Data sources, classifications and methods
This section outlines the data source, classifications and methods for analysing the data presented in the Atrial Fibrillation in Australia web report.
The National Hospital Morbidity Database (NHMD) is a collection of episode-level records from the Admitted Patient Care National Minimum Data Set. It contains information on episodes of care for admitted patients in hospital, and includes demographic, diagnostic, outcomes, interventions and procedural information.
The scope of the NHMD is episodes of care for admitted patients in all public and private acute and psychiatric hospitals, free-standing day hospital facilities, and alcohol and drug treatment centres in Australia.
The counting unit in the NHMD is the ‘separation’, described as ‘hospitalisations’ in this report. ‘Separation’ is the term used to refer to the episode of admitted patient care, which can be a total hospital stay (from admission to discharge, transfer or death) or a portion of a hospital stay beginning or ending in a change of type of care (for example, from acute care to rehabilitation).
The hospital separations data do not include episodes of non-admitted patient care provided in outpatient clinics or emergency departments. Patients in these settings may be admitted subsequently, with the care provided to them as admitted patients being included in the NHMD. The following care types were excluded from analysis: 7.3 (newborn—unqualified days only), 9 (organ procurement—posthumous) and 10 (hospital boarder). Separations from Western Australia which were coded as being an ‘Inter-hospital contracted patient to private sector hospital’ were excluded based on advice from WA to avoid double counting of these separations.
This report includes analysis of hospitalisations in which AF was coded as a principal diagnosis and additional diagnosis.
- A principal diagnosis is recorded at separation and determined to be chiefly responsible for the patient's episode of care in hospital.
- An additional diagnosis is a condition or complaint either coexisting with the principal diagnosis or arising during the episode of admitted patient care. An additional diagnosis is reported if the condition affects patient management.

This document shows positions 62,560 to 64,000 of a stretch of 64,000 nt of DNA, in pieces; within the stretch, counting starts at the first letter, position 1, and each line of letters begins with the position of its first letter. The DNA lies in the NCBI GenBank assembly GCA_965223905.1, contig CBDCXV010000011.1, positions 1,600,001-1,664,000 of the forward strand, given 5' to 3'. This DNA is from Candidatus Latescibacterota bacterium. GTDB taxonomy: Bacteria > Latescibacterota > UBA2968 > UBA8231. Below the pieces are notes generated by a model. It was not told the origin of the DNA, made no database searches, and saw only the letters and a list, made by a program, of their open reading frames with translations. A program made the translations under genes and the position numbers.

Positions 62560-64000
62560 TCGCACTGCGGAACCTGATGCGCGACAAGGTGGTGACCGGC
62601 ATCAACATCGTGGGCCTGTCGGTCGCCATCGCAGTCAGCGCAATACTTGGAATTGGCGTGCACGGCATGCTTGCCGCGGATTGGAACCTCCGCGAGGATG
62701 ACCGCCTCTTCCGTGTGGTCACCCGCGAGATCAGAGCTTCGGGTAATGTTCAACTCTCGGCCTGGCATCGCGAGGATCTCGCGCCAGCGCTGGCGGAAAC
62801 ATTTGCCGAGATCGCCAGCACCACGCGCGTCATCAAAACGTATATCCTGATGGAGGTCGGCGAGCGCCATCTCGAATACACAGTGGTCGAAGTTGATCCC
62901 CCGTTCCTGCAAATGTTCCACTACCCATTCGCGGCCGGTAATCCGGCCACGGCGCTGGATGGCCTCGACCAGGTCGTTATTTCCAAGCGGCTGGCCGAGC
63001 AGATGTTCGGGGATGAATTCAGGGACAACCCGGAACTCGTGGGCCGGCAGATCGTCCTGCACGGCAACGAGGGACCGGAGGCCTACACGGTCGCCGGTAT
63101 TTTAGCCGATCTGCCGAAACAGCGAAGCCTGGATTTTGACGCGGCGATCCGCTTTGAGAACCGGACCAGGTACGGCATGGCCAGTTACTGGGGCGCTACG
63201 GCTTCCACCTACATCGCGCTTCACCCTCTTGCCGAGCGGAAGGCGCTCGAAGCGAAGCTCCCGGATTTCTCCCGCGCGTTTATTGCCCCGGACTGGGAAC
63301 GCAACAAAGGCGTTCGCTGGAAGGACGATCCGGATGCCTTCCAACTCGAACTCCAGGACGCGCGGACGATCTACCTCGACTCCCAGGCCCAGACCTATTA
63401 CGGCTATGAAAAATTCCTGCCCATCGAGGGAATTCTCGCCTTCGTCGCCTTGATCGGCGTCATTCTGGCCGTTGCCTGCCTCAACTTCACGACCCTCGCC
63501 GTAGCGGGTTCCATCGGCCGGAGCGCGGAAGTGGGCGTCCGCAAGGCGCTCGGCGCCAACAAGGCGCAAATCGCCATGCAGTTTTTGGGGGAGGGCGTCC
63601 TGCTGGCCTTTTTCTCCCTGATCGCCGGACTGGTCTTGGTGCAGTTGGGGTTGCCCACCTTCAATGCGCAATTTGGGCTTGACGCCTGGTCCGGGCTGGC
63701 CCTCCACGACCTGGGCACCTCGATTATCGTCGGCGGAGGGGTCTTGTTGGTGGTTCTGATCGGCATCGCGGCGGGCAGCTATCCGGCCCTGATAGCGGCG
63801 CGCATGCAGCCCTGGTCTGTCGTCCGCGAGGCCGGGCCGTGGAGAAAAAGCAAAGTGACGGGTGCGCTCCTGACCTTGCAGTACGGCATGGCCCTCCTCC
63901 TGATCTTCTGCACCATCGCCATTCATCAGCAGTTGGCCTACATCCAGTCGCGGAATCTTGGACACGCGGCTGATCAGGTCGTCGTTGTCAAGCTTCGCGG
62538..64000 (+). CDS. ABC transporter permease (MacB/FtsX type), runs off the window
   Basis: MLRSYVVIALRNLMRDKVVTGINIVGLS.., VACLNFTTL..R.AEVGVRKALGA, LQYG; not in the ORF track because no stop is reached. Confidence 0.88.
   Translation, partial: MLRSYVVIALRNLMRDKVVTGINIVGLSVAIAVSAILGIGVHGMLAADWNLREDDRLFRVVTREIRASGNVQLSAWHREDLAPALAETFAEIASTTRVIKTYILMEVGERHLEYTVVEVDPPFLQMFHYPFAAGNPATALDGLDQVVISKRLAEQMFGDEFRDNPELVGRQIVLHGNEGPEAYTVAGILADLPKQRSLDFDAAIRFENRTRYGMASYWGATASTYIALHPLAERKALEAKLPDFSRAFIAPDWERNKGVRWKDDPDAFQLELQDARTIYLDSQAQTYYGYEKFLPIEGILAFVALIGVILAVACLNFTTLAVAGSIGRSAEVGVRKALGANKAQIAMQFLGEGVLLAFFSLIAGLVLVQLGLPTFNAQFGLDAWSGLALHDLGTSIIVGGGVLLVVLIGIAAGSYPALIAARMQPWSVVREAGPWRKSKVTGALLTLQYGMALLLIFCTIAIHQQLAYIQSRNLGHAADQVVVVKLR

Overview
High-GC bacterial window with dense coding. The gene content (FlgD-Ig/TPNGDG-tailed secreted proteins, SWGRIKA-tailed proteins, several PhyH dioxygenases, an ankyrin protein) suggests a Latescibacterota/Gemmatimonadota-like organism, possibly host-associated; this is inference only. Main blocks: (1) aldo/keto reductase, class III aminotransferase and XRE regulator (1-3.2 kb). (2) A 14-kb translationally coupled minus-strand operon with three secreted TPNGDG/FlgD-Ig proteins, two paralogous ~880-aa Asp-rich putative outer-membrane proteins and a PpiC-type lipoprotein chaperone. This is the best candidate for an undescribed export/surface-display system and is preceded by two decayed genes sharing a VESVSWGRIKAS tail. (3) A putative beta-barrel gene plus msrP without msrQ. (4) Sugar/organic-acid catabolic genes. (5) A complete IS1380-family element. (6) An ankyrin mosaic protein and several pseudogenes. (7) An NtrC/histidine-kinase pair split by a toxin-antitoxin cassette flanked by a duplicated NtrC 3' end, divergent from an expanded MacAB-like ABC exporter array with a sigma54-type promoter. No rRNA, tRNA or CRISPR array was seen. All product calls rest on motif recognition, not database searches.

Analysis of procedures is included in this report.
- A procedure is a clinical intervention that is surgical in nature, carries a procedural risk, carries an anaesthetic risk, requires specialised training and/or requires special facilities or equipment available only in an acute-care setting.
The National Mortality Database (NMD) contains Cause of Death Unit Record File data provided to the AIHW by the Registries of Births, Deaths and Marriages and the National Coronial Information System (managed by the Victorian Department of Justice) and include cause of death coded by the Australian Bureau of Statistics (ABS). The data are maintained by the AIHW in the NMD.
Deaths registered in 2015 and earlier are based on the final version of cause of death data; deaths registered in 2016 are based on a revised version; and deaths registered in 2017 and 2018 are based on a preliminary version. Revised and preliminary versions are subject to further revision by the ABS.
Mortality data by Indigenous status are reported for 5 jurisdictions combined: New South Wales, Queensland, Western Australia, South Australia and the Northern Territory. The AIHW considers the quality of Indigenous identification in mortality data for these 5 jurisdictions to be adequate from 1998.
The analysis using the NMD includes deaths with AF listed as the underlying cause and listed as an associated cause:
- Underlying cause of death is the condition, disease or injury that initiated the sequence of events leading directly to death; that is, the primary or main cause. For each death, only a single underlying cause is selected from all the conditions reported on a death certificate.
- Associated causes of death are all causes listed on the death certificate, other than the underlying cause of death. They include the immediate cause, any intervening causes, and conditions that contributed to the death but were not related to the disease or condition causing the death.
AF was classified in the NHMD using the International statistical classification of diseases and related health problems 10th Revision, Australian Modification (ICD-10-AM, 10th edition, ACCD 2019a) using code I48, and in the NMD as ICD-10 code I48.
Stroke was classified in the NHMD as (ICD-10-AM, 10th edition) codes I60–I64, and in the NMD as ICD-10 codes I60–I64.
The Australian Classification of Health Interventions (ACHI) procedure codes used in analysis of hospitalisations with the principal diagnosis of AF are presented in Table 1.